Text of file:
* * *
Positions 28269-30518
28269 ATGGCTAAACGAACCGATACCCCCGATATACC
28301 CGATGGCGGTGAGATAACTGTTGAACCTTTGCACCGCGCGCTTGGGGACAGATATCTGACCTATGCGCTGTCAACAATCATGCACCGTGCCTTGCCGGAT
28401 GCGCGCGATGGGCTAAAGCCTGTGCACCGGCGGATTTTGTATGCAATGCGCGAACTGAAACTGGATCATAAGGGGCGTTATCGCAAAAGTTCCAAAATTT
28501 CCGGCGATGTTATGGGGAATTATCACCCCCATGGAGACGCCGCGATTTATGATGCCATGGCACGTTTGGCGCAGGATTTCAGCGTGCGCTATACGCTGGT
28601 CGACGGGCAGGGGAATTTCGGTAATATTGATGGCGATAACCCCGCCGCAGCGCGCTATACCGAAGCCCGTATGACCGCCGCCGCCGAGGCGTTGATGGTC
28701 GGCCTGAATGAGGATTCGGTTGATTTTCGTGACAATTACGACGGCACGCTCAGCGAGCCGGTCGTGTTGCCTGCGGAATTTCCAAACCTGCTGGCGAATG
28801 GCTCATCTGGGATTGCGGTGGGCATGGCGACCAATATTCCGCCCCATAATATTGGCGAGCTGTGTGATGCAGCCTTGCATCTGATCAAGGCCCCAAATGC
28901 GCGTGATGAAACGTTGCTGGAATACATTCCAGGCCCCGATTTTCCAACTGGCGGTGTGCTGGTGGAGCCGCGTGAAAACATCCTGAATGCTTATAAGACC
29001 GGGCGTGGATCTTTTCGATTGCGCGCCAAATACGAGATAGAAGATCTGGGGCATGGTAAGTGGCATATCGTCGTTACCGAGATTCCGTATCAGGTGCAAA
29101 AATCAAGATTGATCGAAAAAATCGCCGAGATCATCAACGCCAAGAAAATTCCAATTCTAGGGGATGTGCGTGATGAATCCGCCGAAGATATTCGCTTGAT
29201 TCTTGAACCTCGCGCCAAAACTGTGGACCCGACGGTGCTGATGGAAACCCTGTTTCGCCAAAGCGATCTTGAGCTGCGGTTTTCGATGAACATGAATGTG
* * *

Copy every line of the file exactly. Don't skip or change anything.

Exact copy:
Positions 28269-30518
28269 ATGGCTAAACGAACCGATACCCCCGATATACC
28301 CGATGGCGGTGAGATAACTGTTGAACCTTTGCACCGCGCGCTTGGGGACAGATATCTGACCTATGCGCTGTCAACAATCATGCACCGTGCCTTGCCGGAT
28401 GCGCGCGATGGGCTAAAGCCTGTGCACCGGCGGATTTTGTATGCAATGCGCGAACTGAAACTGGATCATAAGGGGCGTTATCGCAAAAGTTCCAAAATTT
28501 CCGGCGATGTTATGGGGAATTATCACCCCCATGGAGACGCCGCGATTTATGATGCCATGGCACGTTTGGCGCAGGATTTCAGCGTGCGCTATACGCTGGT
28601 CGACGGGCAGGGGAATTTCGGTAATATTGATGGCGATAACCCCGCCGCAGCGCGCTATACCGAAGCCCGTATGACCGCCGCCGCCGAGGCGTTGATGGTC
28701 GGCCTGAATGAGGATTCGGTTGATTTTCGTGACAATTACGACGGCACGCTCAGCGAGCCGGTCGTGTTGCCTGCGGAATTTCCAAACCTGCTGGCGAATG
28801 GCTCATCTGGGATTGCGGTGGGCATGGCGACCAATATTCCGCCCCATAATATTGGCGAGCTGTGTGATGCAGCCTTGCATCTGATCAAGGCCCCAAATGC
28901 GCGTGATGAAACGTTGCTGGAATACATTCCAGGCCCCGATTTTCCAACTGGCGGTGTGCTGGTGGAGCCGCGTGAAAACATCCTGAATGCTTATAAGACC
29001 GGGCGTGGATCTTTTCGATTGCGCGCCAAATACGAGATAGAAGATCTGGGGCATGGTAAGTGGCATATCGTCGTTACCGAGATTCCGTATCAGGTGCAAA
29101 AATCAAGATTGATCGAAAAAATCGCCGAGATCATCAACGCCAAGAAAATTCCAATTCTAGGGGATGTGCGTGATGAATCCGCCGAAGATATTCGCTTGAT
29201 TCTTGAACCTCGCGCCAAAACTGTGGACCCGACGGTGCTGATGGAAACCCTGTTTCGCCAAAGCGATCTTGAGCTGCGGTTTTCGATGAACATGAATGTG